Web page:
Not on display
- Ali Kazma born 1971
- Video, projection, colour and sound (stereo)
- Duration: 10min
- Purchased with funds provided by the Middle East and North Africa Acquisitions Committee 2014
Obstructions / Automobile Factory 2012 is a single channel colour video with sound, lasting ten minutes and presented as a large-scale projection in a dark room. The video was created in 2012 and is part of Turkish-born artist Ali Kazma’s Obstructions series, which comprises fifteen videos made between 2005 and 2012. The series explores human activities in relation to labour and the conditions of work. In 2010 the series was awarded the Nam June Paik Award by the North Rhine-Westphalia Art Foundation in the field of media art. Two other videos from the series are also in Tate’s collection: Jean Factory 2008 (Tate T14123) and Taxidermist 2009 (Tate T14124).
Automobile Factory reveals the industrial mechanisms and human labour involved in the car manufacturing industry. The artist examines the complex technological systems of car assemblage and the industrial processes that take place inside a factory in Germany. The viewer is taken on a journey through the movements of advanced machinery that relentlessly function with orderly perfection to produce one car after another. The minimally designed but technologically complex landscape of the factory, the rational and clean architecture of its interior spaces and the functional zones of the diverse assembly processes are presented through a series of carefully choreographed moments that also characterise the relationship between man and machine in this particular setting.
Despite the industrial aspect of its subject matter, the video is carefully crafted. It combines powerful representations of movement and intense synchronicity, injected with calm moments that reflect a more natural environment and contribute to a sense of serenity. In contrast to the frenetic environment of the clothing manufacturing industry as seen in Jean Factory, in Automobile Factory Kazma creates an almost meditative and atmospheric work. The video distills a sense of harmony out of an industrial environment where the tension between the co-existence of man and machines is enacted as a continuous form of endless serialisation and productivity. Automobile Factory explores not only the symbolic environment of the factory and the mechanical processes that take place within it, but also records and documents the actions and symbiotic atmosphere experienced in practices of highly mechanised labour. The images intricately weave together the multiple layers of history and progress, collectivity, experience and aesthetics that exist within a system of intense automated production, presenting a document of a contemporary industrial condition.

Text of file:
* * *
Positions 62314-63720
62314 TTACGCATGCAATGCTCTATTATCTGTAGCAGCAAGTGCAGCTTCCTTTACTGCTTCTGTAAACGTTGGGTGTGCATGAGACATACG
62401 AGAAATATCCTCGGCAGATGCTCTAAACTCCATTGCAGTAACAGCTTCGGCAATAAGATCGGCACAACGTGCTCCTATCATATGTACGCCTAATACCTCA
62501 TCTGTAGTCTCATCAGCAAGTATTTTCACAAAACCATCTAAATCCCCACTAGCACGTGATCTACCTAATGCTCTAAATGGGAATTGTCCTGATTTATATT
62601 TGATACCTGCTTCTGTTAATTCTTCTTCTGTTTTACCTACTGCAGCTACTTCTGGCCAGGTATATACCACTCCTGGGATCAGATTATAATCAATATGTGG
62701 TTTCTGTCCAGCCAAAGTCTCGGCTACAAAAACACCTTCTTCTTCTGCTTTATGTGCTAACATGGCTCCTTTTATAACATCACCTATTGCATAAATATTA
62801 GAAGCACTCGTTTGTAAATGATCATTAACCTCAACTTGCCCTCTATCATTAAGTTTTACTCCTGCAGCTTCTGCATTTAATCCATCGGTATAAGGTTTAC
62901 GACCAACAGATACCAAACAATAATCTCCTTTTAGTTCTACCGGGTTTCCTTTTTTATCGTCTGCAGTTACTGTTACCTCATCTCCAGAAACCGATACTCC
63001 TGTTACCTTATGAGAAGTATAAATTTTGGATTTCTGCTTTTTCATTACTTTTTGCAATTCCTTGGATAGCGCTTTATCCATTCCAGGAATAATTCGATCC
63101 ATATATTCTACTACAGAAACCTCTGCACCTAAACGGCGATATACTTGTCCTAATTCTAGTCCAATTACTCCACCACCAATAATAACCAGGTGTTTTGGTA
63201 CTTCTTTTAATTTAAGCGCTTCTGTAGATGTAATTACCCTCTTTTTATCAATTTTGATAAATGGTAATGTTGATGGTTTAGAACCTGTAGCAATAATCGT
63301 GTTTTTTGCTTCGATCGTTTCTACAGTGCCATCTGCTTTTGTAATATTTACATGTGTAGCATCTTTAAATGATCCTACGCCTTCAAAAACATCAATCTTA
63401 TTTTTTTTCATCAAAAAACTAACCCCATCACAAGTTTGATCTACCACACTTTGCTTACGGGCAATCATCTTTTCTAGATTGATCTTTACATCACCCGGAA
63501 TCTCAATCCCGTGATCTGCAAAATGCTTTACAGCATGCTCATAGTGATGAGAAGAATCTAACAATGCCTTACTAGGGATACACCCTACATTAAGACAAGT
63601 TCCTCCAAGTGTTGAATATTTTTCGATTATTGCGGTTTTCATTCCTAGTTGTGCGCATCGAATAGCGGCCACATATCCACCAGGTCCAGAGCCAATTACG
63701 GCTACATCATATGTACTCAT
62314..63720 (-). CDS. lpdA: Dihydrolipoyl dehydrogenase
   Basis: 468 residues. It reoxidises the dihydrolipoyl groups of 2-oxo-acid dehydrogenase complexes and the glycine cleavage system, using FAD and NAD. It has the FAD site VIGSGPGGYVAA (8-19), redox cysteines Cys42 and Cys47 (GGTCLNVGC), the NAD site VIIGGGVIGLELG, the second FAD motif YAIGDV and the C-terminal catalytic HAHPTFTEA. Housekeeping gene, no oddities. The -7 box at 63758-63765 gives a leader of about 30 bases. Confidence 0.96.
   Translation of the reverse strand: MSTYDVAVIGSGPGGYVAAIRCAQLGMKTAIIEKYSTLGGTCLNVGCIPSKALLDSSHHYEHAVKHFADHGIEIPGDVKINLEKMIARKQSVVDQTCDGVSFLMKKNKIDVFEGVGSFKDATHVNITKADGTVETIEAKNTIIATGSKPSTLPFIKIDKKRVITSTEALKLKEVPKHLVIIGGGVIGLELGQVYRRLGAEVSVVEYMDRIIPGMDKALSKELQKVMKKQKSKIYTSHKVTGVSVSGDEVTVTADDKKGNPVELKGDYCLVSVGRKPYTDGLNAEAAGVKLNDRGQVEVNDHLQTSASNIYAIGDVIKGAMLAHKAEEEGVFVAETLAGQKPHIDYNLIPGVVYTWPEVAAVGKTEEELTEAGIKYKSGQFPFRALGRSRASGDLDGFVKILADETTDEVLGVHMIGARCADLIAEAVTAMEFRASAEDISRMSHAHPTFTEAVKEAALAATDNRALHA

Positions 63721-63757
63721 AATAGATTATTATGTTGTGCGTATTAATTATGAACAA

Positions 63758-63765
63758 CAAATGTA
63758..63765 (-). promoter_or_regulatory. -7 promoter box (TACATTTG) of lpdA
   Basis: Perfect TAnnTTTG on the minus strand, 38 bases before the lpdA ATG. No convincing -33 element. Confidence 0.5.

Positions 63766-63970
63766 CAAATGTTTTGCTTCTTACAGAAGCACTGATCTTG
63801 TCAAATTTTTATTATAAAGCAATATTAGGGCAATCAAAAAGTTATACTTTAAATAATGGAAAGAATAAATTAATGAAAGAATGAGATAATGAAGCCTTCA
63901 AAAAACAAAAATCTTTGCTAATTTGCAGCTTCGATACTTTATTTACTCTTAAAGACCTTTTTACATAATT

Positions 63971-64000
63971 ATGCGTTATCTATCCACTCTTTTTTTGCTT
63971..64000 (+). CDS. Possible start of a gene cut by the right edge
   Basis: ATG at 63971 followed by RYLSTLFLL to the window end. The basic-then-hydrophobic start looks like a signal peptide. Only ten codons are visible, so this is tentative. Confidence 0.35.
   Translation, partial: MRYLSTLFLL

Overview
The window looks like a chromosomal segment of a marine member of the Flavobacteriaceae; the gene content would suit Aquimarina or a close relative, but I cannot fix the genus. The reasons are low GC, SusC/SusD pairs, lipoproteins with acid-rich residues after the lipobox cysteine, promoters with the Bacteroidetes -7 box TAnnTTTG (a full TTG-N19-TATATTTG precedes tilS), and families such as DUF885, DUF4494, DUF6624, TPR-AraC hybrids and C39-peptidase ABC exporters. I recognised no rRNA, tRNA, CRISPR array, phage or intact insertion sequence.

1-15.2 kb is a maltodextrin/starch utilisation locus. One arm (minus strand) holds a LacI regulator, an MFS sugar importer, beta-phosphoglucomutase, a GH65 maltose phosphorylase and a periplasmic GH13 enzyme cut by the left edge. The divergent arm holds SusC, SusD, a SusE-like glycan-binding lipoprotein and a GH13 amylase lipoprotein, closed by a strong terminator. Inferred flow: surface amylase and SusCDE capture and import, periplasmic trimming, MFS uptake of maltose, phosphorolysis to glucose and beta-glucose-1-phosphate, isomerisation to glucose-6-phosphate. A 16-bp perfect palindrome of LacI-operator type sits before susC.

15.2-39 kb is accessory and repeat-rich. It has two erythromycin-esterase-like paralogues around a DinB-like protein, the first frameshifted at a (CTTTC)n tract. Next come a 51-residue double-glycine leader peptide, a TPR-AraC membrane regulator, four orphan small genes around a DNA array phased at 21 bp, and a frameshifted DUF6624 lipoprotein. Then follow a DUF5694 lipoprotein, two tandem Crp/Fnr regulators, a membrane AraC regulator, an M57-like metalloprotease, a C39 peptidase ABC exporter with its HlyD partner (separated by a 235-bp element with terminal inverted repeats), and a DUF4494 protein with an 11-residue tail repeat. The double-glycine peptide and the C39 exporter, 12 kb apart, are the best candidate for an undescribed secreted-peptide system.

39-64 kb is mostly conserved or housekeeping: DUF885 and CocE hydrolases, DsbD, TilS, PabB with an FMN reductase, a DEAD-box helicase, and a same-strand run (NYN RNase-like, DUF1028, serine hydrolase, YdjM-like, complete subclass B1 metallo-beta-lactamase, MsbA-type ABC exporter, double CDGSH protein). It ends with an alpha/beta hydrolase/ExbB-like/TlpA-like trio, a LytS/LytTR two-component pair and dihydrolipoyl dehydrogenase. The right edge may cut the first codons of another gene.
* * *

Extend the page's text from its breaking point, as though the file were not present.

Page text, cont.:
Along with other films from the Obstructions series, Jean Factory can be seen as a complex study of the often elaborate and demanding physical acts required to carry out the processes of production, from the grand scale of an automobile production line to the relentless speed of clothing manufacture to the quiet precision of the taxidermist’s craft. Describing the works, Kazma has explained that: ‘The different combinations and juxtapositions of videos reveal their own dynamics. Since each video has a different length, you never see the same combination of images, just as you never hear the same sound track twice over. And of course, with more videos the complexity grows exponentially.’ (Quoted in Gourmelon 2010, accessed 18 July 2013.)
Obstructions / Automobile Factory exists in an edition of five plus two artist’s proofs; Tate’s copy is number two in the main edition.
Ali Kazma interviewed by Mo Gourmelon, Ali Kazma: Temporality, A Pivotal Position of the Work, 2010, Francesca Minini Gallery, Milan website, http://www.francescaminini.it/upload/pdf/art-txt48.pdf, accessed 18 July 2013.
Ali Kazma, Işler/Travaux/Works, 2005–2010, Galeri Nev, exhibition catalogue, Istanbul and Galerie Analix Forever, Geneva 2011.
In It, Ali Kazma – Paul Ardenne, exhibition catalogue, C24 Gallery, New York 2012.
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